LH PV18 was diagnosed as a subadult or young adult based on osteological analysis and a histological section of the right femur [14]. Osteological evidence cited as indicative of maturity includes complete obliteration of the internasal suture, partial coossification of several cranial sutures, coossification of some vertebral neural arches to centra, and partial fusion of the pelvis. In their histological analysis, spacing of Line(s) of Arrested Growth (LAGs) led the authors to suggest that LH PV18 had undergone an exponential growth period, and that growth was possibly slowing at death. From reconstructed LAG history it was suggested that LH PV18 died at an age of 5–6 years, as a subadult or young adult.

Herein, we show that the stratigraphic evidence provided ([14], Supporting Online Material) is uninformative and cannot be used to infer provenance. We demonstrate that the fish centrum is not of Lycopteridae and therefore the proposed stratigraphic position is not supported. Using histological and osteological analysis, we show there is no reason to believe that LH PV18 has reached subadult or young adult ontogenetic status. Further, we reveal that the specimen was originally sold as a juvenile Tarbosaurus from Mongolia, a diagnosis consistent with its morphology and the results of our independent analysis.

Materials and Methods

Identification of associated fossil material and histological analysis was conducted by reference to photographs provided in the Sereno et al. [14] Supporting Online Material and comparison to adult and subadult tyrannosaurid specimens held at the Museum of the Rockies and the Black Hills Institute. Consultation with Hollis Butts (pers. comm. to PL), who sold LH PV18 to Henry Kriegstein, was conducted at Tuscon Mineral Fair, Arizona, January 2011.

Here we follow Brochu ([20], p 51–52) in his definition of vertebral neural arch fusion. A “closed” vertebra is defined as “one in which the neurocentral suture is no longer visible” (i.e. the suture is obliterated). An open vertebra is defined as “completely visible from all aspects, and the centrum and neural arch can be separated easily”. A partially closed vertebra is “one in which the suture has started closing, but is still discernible”.

Results and Discussion


The stratigraphic evidence (fish vertebra; rarity of articulated skeletons in the Iren Dabasu Formation; [14], Supporting Online Material) is uninformative and cannot be used to reliably infer provenance. The LH PV18 fish centrum was assigned to Lycoptera without comment on how this diagnosis was made ([14], Supporting Online Material). Because isolated Lycoptera centra have never been described in detail, such positive identification is difficult. The only published account of Lycoptera vertebrae is Zhang 2002 ([21]; not cited by Sereno et al. [14]), whose morphological description is so different from the LH PV18 fish vertebra that this specimen cannot be a Lycoptera. Several features of the LH PV18 fish centrum that strongly differ from those of Lycoptera and related Osteoglossiformes, are instead more consistent with centra of Ellimmichthyiformes (double-armored herrings; Figure 1) or Hiodontiformes. Lycoptera centra are highly unusual in being thin-walled and tubular with a large notochordal foramen [21], whereas the LH PV18 fish centrum [14], Ellimmichthyiformes, and Hiodontiformes [22], [23] are deeply amphicoelous, with thicker walls relative to the notochordal foramen. The LH PV18 fish centrum and Ellimmichthyiformes possess mid-dorsal and lateral-dorsal fossae posterior to the neural pits [22], [23]; Lycoptera lacks these fossae (M. G. Newbrey pers. comm. 2010). A full description of Lycoptera vertebrae and comparison to Ellimmichthyiformes and Hiodontiformes is in preparation (Newbrey et al., in review).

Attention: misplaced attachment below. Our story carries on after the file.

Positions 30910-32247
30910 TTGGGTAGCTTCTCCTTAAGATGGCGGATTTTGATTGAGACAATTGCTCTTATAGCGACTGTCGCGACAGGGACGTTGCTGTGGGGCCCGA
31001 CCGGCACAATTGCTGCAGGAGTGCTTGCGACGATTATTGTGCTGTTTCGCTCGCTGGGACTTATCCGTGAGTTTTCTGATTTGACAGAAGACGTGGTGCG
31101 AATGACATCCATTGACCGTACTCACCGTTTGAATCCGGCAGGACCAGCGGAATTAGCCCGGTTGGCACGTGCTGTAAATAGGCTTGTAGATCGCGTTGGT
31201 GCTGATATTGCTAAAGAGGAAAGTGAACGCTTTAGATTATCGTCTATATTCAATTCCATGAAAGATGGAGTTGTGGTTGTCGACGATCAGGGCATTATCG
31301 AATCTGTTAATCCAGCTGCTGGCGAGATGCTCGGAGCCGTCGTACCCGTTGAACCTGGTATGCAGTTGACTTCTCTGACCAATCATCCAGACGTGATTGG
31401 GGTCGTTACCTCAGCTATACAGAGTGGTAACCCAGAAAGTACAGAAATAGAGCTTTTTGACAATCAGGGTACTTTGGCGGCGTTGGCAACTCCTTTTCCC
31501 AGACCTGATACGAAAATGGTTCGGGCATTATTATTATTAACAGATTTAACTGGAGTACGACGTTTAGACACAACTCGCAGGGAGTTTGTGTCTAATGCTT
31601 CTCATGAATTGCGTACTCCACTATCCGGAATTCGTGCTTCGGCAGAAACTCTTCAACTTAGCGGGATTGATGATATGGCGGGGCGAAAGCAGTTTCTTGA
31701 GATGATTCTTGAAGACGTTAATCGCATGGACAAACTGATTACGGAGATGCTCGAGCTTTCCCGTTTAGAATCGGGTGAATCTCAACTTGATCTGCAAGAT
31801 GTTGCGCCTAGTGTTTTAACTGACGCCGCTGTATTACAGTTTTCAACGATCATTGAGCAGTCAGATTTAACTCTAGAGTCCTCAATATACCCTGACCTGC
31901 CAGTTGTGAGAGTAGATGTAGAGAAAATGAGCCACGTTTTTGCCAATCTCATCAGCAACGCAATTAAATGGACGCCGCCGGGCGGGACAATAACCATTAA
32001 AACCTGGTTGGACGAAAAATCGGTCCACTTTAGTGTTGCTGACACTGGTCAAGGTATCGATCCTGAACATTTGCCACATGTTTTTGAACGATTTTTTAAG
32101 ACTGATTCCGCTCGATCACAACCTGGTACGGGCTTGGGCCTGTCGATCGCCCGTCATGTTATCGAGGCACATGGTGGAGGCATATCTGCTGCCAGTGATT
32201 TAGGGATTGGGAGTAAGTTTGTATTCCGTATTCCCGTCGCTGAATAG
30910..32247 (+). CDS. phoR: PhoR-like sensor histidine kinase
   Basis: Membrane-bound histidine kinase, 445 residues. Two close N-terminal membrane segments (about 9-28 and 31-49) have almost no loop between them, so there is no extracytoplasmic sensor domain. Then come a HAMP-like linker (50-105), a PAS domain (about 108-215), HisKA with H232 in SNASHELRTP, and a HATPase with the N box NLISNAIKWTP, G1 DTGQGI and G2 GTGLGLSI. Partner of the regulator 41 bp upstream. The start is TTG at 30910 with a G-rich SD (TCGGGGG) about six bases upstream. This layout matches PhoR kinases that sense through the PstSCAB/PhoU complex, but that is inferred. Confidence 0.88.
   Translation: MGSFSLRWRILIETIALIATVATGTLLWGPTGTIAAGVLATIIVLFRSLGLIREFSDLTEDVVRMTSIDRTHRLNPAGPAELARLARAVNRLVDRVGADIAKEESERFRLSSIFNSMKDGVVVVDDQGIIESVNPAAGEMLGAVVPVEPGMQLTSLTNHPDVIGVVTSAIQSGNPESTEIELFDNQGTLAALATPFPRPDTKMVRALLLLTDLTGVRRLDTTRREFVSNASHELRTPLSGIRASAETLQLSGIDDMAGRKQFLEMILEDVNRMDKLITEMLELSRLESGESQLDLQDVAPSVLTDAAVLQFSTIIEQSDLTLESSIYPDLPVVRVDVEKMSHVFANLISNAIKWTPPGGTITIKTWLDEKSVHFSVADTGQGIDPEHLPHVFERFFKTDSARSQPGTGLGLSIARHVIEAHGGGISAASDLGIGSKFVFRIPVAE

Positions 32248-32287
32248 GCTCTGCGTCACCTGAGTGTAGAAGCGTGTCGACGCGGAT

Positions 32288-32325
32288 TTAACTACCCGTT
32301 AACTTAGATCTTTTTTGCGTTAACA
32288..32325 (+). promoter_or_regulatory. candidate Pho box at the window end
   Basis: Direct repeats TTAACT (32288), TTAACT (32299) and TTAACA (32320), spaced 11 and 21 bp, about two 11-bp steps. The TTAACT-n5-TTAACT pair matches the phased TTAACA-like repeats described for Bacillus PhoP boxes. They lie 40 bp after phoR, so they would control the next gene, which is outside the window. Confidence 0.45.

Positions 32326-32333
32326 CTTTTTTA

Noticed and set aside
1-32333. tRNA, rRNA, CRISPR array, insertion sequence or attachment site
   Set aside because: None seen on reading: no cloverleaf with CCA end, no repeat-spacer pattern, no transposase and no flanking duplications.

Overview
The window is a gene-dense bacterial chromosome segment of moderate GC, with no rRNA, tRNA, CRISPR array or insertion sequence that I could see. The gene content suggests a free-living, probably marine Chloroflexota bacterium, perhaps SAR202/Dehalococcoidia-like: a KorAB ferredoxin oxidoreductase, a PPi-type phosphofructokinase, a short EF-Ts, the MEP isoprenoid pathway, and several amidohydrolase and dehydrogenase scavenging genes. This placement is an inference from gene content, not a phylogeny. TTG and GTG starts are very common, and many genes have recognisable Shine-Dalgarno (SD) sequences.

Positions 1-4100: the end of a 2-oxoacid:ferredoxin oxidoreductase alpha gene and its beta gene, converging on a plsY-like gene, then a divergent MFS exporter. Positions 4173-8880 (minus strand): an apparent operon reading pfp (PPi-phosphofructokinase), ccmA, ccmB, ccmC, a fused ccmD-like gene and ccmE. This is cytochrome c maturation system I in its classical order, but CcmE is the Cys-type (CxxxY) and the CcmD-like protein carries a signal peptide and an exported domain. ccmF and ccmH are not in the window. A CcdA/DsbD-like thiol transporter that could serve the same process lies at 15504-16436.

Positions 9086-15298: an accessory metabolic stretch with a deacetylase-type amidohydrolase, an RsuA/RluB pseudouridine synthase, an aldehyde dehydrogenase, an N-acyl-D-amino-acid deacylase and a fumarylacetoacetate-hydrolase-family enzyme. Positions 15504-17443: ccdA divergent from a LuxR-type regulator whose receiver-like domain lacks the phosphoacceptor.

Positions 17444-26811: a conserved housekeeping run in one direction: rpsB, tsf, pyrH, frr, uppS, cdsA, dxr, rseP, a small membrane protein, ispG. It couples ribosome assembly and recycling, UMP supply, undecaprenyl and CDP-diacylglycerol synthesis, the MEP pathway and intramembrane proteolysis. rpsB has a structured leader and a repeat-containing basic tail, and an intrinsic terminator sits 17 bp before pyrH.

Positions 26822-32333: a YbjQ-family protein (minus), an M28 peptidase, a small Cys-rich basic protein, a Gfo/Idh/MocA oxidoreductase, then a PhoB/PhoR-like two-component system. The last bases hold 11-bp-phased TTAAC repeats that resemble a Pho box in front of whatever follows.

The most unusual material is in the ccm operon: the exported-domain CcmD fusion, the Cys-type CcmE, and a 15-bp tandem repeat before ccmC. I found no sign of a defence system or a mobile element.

Figure 1. Comparison of the LH PV18 fish centrum (D) to an ellimmichthyiform centrum (A–C) (Horseshoeichthyes) from the Dinosaur Park Formation (Campanian) of Alberta.

The notochordal foramen (NF) in the LH PV18 fish centrum (D) is so small that it cannot be seen from the angle of the photograph. The exact number and positions of mid-dorsal fossae (MDF) and laterodorsal fossae (LDF) are variable within the same taxon [23]. Photos (A–C) have been rotated to align with the general orientation of the obliquely figured LH PV18 fish centrum. Picture (A) was also flipped horizontally to simulate the right lateral view. Additional abbreviations: NA: neural arch articular pit. (A–C) adapted from Newbrey et al. ([22], Figure 9h). (D) adapted from Sereno et al. ([14], Figure S8B).


In addition, the LH PV18 fish centrum is far larger than any centra found in an articulated Lycoptera specimen. Lycoptera are small fish, generally ranging in size from 7 to 13 cm, and their centra are typically <1 mm to 2 mm long [21], [24]. By contrast, the LH PV18 centrum [14] is 4 mm in diameter and approximately 4 mm in length. This would be anomalously large for a Lycoptera centrum, but is fully within the size range expected for ellimmichthyiform centra, which are commonly up to 7 mm in diameter ([22]; Figure 1).

Although the LH PV18 fish centrum cannot be more precisely identified without further comprehensive comparisons, its morphology and size exclude the possibility of it being Lycoptera, but are consistent with centra of Ellimmichthyiformes. As Ellimmichthyiformes in China range from the Early Cretaceous to the Eocene [22], [25], the LH PV18 fish centrum cannot be used as definitive evidence of an Early Cretaceous age for the specimen. Therefore there is no biostratigraphic evidence for placement of the specimen in the Lower Cretaceous.